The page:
In another embodiment, as shown in FIG. 1, for example, a series-parallel mode can be achieved when the valve status are shown as below:

V-1 [OPEN]

V-2 [OPEN]

V-3 [OPEN]

V-4 [OPEN]

V-5 [OPEN]

V-6 [CLOSED]

V-7 [OPEN].

Under the series-parallel mode, as valve V-5 is open and valve V-6 is closed, the flow of water is divided into two separate flows. A first flow is directed to cell 10 off main conduit 114 and via conduit 116 and a second flow is directed to cell 15 almost simultaneously via conduit 117. The first flow and second flow go through sequentially the respective subsequent cells, starting from cell 9 to cell 5 and from cell 14 to cell 20. Passing through cell 5, the first flow reaches outlet 122 via conduit 120b. Conversely, the second flow passes through cell 20 and is directed to outlet 122 via conduit 120a.

FIG. 2 shows a cell 200 singularly. The cell can be constructed with rigid tubing 212, e.g., polyvinyl chloride (PVC) tubing, about 2 to 25 cm inside diameter and about 50 to 250 cm long, preferably about 5 to 10 cm inside diameter and about 100 to 150 cm long, more preferably about 7 to 8 cm inside diameter and about 110 to 120 cm long. A rigid insulating insert 214, e.g., made of PVC, is employed to hold the electrode plates 216. Electrode plates 216 can be about 1 cm to 10 cm wide, about 50 to 150 cm long titanium plates, preferably about 5 to 6 cm wide, about 90 to 100 cm long titanium plates. Furthermore, each of the plates can be covered with about 60 to 120 micro-ohms coating of platinum, preferably about 90 to 100 micro-ohms coating of platinum. Plates 216 can be held by insert 214 in 2 sets (for positive and negative) of a 4 plate assembly each as shown. Plates 216 can be spaced at about 2 to 10 mm between the two sets, preferably 6 to 7 mm. Each set can be terminated with a 316 stainless steel stud 222 that exits cell 210. Each cell includes an inlet and an outlet for water to enter and to exit, respectively (not shown). Water is directed through each cell, perpendicular to plates 216, in between the plates 216, in a direction indicated by arrow 224. The water flow rate through each cell typically is adjusted to be laminar and can be calibrated with a non-invasive flow meter and logged. Lastly, each cell can be removed for maintenance and inspection.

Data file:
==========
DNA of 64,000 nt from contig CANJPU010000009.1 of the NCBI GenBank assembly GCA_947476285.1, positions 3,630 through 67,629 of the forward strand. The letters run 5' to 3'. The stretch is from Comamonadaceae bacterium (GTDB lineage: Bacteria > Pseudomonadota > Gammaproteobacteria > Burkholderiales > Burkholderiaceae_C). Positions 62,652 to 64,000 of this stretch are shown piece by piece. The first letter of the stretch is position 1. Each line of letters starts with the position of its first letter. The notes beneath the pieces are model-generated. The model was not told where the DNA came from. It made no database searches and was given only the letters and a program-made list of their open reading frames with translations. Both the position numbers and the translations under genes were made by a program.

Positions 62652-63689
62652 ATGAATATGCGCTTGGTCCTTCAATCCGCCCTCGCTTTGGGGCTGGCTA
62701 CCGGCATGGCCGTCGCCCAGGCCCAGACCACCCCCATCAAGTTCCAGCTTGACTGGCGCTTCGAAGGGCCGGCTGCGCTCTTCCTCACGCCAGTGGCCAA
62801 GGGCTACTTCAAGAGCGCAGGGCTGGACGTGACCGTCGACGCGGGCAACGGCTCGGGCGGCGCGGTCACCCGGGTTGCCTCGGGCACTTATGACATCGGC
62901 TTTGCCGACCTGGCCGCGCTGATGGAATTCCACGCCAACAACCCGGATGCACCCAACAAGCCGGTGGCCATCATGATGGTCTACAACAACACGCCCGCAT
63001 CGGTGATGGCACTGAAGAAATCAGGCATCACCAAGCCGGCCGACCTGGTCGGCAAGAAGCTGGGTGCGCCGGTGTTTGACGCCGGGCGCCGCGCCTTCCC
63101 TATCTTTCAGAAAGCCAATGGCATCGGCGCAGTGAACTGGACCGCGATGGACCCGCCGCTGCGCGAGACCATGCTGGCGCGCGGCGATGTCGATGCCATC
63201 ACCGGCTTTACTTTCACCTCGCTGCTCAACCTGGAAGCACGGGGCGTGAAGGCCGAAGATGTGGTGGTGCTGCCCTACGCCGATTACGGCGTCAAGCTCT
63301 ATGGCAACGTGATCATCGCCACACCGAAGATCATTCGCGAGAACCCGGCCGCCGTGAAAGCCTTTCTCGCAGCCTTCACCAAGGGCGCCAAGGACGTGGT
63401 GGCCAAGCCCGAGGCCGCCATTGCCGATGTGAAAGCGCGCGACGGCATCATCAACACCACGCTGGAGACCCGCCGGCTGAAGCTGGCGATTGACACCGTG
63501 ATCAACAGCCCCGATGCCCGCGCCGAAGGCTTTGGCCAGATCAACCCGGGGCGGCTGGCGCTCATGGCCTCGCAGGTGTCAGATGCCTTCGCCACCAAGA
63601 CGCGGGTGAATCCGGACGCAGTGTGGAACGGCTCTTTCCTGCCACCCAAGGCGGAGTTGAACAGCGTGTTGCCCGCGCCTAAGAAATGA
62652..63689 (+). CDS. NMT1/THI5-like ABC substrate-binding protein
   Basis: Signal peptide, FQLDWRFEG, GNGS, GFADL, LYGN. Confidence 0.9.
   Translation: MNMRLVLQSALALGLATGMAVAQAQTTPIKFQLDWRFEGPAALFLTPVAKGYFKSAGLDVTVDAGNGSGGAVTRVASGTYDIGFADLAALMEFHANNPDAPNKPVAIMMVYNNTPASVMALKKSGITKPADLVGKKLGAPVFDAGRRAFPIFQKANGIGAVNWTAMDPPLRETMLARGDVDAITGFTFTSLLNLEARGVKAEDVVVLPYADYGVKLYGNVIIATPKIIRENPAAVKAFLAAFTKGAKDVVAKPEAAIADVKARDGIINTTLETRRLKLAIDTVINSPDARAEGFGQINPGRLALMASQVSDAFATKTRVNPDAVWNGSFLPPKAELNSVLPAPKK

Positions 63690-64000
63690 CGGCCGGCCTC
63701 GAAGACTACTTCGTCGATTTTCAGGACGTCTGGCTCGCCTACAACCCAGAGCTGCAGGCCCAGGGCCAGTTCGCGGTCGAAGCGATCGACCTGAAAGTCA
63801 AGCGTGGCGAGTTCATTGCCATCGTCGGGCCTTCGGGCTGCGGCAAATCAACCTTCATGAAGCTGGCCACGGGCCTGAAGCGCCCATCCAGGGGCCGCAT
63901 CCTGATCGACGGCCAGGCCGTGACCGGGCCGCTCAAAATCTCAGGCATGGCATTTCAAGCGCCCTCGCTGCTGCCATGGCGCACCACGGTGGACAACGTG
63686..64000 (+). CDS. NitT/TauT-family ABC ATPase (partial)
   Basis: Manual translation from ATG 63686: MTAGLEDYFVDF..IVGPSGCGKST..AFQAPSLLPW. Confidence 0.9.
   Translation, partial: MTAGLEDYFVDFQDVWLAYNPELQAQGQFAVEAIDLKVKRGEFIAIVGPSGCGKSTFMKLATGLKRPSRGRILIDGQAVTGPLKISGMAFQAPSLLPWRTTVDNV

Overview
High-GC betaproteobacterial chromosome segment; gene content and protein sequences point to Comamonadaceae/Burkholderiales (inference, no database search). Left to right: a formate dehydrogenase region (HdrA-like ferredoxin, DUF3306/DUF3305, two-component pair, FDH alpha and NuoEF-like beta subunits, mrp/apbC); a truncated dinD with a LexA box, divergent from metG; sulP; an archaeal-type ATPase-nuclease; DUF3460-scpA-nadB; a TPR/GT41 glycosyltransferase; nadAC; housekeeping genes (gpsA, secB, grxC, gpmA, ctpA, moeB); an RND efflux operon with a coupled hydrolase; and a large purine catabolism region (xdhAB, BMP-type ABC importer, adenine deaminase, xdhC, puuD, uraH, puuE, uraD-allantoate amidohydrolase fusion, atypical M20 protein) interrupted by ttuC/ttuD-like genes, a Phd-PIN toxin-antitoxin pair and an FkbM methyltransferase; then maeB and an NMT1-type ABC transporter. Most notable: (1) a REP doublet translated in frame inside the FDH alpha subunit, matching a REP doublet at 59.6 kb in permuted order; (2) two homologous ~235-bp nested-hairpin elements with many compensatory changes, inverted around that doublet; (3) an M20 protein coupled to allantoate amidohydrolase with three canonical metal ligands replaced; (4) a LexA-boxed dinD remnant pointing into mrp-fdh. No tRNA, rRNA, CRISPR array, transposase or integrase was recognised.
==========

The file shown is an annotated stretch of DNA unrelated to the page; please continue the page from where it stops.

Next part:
Electrically-conductive insert 214 is further described in FIG. 3. In a preferred embodiment, the cell design construction can include an insert that consists of uniquely milled PVC. Typically, insert 214 includes two half section 301 and 303. These two half sections allow a concentric area 307 to enclose each set of a 4 plate assembly of anode and cathode. The half sections 301 and 303 of insert 214 are centered and kept in tolerance specifications by four wall spacer supports 310, 311, 312 and 314 that are attached and formed as part of each half of insert 214. Insert 214 further includes a plurality of ribs 305 for accommodating the plates insertion.

As part of the cell assembly, end sectional caps (not shown), typically ones with ultra high molecular weight, are used to secure insert 214 in place. The plate assemblies are designed and machined to allow the complete vertical assembly to automatically provide a complete drain of the cells.